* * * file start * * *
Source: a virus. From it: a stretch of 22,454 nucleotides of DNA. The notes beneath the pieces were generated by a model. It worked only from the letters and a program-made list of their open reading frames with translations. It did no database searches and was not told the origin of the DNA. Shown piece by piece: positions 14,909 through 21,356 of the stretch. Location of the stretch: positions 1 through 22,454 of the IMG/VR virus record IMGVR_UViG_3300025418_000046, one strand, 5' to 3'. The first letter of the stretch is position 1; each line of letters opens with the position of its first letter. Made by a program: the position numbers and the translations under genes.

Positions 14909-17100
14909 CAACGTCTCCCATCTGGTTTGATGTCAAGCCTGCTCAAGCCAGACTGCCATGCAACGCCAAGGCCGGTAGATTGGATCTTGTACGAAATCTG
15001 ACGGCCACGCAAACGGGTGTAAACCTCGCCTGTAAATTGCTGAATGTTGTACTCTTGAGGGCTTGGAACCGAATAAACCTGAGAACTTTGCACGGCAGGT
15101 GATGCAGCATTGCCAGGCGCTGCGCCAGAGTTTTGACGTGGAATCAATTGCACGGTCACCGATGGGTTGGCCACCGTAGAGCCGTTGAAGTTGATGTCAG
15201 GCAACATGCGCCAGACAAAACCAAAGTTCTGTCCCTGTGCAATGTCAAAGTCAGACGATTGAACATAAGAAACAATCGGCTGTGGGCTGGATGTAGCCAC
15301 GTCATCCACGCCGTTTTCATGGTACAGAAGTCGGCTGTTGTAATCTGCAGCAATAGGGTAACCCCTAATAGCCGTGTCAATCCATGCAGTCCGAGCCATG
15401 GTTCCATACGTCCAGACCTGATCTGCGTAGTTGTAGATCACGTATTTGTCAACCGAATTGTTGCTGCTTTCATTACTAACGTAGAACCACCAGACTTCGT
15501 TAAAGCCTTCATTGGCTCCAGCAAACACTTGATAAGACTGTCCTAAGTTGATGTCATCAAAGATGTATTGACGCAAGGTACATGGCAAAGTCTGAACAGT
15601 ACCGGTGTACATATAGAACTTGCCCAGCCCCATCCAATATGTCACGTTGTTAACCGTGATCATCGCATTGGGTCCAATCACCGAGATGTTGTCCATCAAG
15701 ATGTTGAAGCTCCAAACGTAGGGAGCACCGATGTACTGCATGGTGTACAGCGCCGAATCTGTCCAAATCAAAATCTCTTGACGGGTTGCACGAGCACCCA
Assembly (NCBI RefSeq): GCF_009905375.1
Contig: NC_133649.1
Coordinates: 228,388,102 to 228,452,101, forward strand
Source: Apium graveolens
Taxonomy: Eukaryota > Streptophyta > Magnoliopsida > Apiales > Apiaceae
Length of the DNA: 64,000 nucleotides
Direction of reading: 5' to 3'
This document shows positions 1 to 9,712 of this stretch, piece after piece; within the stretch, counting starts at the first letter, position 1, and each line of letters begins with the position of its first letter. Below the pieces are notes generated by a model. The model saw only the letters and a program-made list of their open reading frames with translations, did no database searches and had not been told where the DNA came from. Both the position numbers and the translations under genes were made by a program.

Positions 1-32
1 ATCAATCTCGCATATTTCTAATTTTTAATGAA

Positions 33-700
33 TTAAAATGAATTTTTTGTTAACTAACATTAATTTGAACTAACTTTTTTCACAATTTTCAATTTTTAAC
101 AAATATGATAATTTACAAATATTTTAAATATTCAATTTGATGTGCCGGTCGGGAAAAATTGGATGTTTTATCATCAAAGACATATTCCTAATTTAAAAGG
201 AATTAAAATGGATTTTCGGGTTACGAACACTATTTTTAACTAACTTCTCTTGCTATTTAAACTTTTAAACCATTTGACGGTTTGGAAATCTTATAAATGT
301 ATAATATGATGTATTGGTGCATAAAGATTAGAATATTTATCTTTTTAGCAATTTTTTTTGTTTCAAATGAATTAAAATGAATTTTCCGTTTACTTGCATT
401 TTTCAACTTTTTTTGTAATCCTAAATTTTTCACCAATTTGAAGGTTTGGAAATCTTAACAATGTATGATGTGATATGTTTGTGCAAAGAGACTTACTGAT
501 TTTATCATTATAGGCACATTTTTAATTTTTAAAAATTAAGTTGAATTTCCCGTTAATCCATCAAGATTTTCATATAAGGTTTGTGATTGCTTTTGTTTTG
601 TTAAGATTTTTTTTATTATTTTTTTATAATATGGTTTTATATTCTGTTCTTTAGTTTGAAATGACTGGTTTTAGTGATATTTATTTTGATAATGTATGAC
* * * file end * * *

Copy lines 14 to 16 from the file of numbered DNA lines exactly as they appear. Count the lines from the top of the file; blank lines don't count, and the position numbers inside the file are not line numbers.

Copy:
Coordinates: 228,388,102 to 228,452,101, forward strand
Source: Apium graveolens
Taxonomy: Eukaryota > Streptophyta > Magnoliopsida > Apiales > Apiaceae